Rising to his feet, Spock embarked on a methodical exploration, leaving his X behind him.  Under no illusion that he was entirely alone and with his senses heightened, he continued to make his way through the alien curving structure, leaving additional arrows to mark his progress as he passed from one curving avenue into another. 

Relying on no more than his own internal sense of direction, Spock journeyed from one chamber to the next for what he calculated was more than an hour.  It was silent, eerie progress, with the putrid aroma he had detected earlier growing stronger with every step he took. He noted the smooth ridges in the structure around him had begun to appear closer together, the vault over his head lowering slightly.  As the iridescent light began to fade, Spock realised he was approaching the centre of whatever he had found himself in.

Spock lifted his arm and held the sleeve of his robe over his mouth and nose.  The putrid scent had intensified and he paused his advance, gripped suddenly by an involuntary reflex he gagged and choked.  Determined to investigate, he proceeded carefully towards the curved chamber ahead of him, stopping short of entering.

An overpowering stench filled the chamber.  For the first time during the journey through the strange environment, Spock was faced with a complete circular chamber with no other exit or entrance apart from the threshold of the one he now stood on.  Peering into the gloom, he examined the uneven floor in front of him.  Strange angled shapes protruded haphazardly over the entire area floating in pool of dark liquid.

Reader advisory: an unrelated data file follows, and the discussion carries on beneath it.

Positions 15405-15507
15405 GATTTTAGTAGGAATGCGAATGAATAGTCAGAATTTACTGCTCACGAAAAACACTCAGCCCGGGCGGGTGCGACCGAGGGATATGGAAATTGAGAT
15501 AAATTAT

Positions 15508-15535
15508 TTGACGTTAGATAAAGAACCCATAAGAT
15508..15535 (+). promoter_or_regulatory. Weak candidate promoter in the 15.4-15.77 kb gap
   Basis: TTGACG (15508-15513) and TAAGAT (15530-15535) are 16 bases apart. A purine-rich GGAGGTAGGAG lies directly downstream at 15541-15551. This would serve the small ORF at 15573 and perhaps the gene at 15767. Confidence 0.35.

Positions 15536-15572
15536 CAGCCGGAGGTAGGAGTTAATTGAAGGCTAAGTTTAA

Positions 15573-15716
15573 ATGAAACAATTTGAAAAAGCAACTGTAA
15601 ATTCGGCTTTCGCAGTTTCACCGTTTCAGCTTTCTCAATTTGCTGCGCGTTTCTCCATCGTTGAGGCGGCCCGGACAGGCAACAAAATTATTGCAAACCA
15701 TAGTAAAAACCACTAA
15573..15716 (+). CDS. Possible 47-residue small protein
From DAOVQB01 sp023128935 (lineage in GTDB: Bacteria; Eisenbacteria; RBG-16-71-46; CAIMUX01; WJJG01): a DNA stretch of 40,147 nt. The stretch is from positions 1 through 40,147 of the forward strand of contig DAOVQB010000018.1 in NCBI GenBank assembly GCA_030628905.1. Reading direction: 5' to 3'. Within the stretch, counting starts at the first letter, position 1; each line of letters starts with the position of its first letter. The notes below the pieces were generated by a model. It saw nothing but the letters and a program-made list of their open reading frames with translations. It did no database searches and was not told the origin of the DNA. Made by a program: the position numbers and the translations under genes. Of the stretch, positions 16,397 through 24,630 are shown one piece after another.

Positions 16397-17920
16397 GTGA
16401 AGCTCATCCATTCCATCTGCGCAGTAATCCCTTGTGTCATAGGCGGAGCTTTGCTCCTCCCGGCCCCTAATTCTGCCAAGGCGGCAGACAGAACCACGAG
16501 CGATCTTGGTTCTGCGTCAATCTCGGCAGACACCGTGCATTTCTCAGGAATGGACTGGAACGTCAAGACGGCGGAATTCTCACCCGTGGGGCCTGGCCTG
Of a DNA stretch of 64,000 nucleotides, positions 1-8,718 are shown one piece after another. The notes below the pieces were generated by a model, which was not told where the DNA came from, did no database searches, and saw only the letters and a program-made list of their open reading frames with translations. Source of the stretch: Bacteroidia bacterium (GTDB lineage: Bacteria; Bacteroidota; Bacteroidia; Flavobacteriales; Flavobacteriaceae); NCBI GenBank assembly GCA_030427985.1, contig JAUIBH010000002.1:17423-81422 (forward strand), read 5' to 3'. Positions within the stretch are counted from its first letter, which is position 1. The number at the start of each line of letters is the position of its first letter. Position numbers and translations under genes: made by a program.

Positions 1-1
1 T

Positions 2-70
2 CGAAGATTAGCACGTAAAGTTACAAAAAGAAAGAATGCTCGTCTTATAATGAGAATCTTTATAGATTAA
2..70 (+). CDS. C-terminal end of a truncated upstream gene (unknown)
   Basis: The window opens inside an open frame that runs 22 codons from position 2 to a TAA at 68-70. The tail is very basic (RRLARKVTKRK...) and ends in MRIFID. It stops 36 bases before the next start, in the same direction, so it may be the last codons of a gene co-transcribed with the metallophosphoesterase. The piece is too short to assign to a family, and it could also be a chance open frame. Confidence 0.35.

Spock knelt down in the entrance to the chamber and reached out his hand towards one of the shapes.  It was clammy, cool and sticky. He withdrew his hand quickly wiping the residue onto his robe.  A fascination gripped him and he continued to observe the peculiar structure in front of him, his gaze drifting from one curious shape to the next. 

As his eyes followed the shadows of the heap in front of him to where he crouched at the foot of the chamber entrance, his eyes fixed suddenly on a familiar shape.  A primitive reaction stirred deep inside him, involuntarily raising what little fine human hair he had on his body, fixing the muscles in his body to flighty readiness.  

Mildly noting his reaction, Spock stared into the gloom at the shape he had recognised, forcing his mind to evaluate its implication, considering his position in a calm, methodical fashion. 

Dead bodies.